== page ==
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Colt’s first weapon was also the US Army’s first revolving rifle, but it never became famous

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ring lever carbine
Feature Image: A Colt Ring Lever carbine (Photo by Hmaag/Wikimedia Commons)

Imagine being a soldier in 1835. Your weapon is likely some form of flintlock musket that fires a single round before needing to be reloaded. It’s smoothbore, probably a Springfield 1835 but could have been an even earlier model, likely firing a .69 caliber ball. If you’re a pro, you can reload it in, say, 15 seconds under the right conditions. That’s fairly terrifying, and you might resort to your bayonet a bit faster than you’d like. That was the situation most soldiers found themselves in, and that was how Samuel Colt sold his first weapon, the Colt Ring Lever carbine, a revolving rifle, to the United States military. 

The Colt revolving rifle – A ring-lever design 

The Colt Ring Lever Carbine was the first gun ever produced by Samuel Colt. It predated the Colt Paterson revolver and used a system we didn’t see much after.

The ring-lever carbine did not have an exposed hammer that is manually cocked and fired like a traditional Colt revolver. Instead, a small ring sat in front of its trigger and the user would pull the ring downward and backward toward the trigger, which cocked the weapon and rotated the cylinder.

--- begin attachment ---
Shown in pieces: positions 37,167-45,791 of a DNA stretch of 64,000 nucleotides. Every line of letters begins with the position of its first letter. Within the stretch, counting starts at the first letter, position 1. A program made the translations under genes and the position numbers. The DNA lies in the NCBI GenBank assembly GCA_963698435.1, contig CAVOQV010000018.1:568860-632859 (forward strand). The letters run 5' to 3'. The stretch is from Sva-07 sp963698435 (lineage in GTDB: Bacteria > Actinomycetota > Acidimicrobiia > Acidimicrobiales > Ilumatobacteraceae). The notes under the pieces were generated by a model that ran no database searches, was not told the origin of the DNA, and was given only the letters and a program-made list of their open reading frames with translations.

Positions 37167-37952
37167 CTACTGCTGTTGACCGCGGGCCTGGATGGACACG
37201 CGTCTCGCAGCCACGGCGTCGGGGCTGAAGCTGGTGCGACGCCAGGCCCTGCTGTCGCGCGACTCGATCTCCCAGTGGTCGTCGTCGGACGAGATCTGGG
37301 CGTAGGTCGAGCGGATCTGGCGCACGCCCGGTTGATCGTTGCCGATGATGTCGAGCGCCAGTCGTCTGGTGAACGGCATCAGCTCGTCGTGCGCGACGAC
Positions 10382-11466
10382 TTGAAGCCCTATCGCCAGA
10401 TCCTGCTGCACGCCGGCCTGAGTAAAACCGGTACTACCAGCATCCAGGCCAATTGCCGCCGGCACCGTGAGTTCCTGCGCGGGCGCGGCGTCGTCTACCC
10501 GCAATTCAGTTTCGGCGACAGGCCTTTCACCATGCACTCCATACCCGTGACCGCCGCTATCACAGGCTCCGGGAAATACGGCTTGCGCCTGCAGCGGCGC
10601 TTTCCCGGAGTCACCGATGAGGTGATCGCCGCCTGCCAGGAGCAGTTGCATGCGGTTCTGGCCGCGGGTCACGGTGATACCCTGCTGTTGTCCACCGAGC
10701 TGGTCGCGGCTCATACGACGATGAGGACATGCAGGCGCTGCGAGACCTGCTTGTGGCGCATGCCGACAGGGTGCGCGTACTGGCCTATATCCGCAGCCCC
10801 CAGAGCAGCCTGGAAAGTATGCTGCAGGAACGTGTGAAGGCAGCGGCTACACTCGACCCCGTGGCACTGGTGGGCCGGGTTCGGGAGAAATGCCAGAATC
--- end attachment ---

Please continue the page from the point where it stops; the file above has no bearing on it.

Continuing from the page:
This allowed the user to quickly ready the weapon to fire the next shot. The First Model Colt revolving rifles came in .34, .36, .38, .40, and .44 calibers; they all fired ball rounds and used percussion caps. They were loaded with black powder, of course, and held eight rounds.

The carbine featured a 32-inch barrel which made it absolutely massive. The Colt revolving rifle was still a big beast. It was one of the first multi-shot black powder weapons that didn’t rely on additional barrels to fire multiple shots.

Compared to a traditional musket of the time, the Ring Lever Carbine offered numerous benefits. First, you could fire eight rounds without having to reload. This gave someone armed with a Colt Ring Lever Carbine eight times the firepower of an average infantryman.

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The Seminole Wars highlight the need for faster-firing weapons 

Painting displaying Dade’s massacre. (Creative Commons)

Samuel Colt was a great salesman and would often travel with his weapons, putting on displays, and even giving samples to influential people. In 1838, he went to Florida with 100 Ring Lever carbines to display to the men fighting the brutal Seminoles war. The war was extremely violent, and a few years prior, the musket-equipped soldiers under Major Francis Dade’s command were all but decimated. 

The slowness of these carbines was exploited by the Seminoles, who would engage in vicious close-quarters fighting amongst the dense swamps and forest of Florida.

There was certainly a need for faster-firing weapons and Colt intended to demonstrate the benefits of his new rifle. 

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The demonstration

Samuel Colt displayed the weapons to the Second Dragoon Regiment at the behest of Lieutenant Colonel William S. Harney. His display included a timed trial to show has fast the weapons could be fired and reloaded.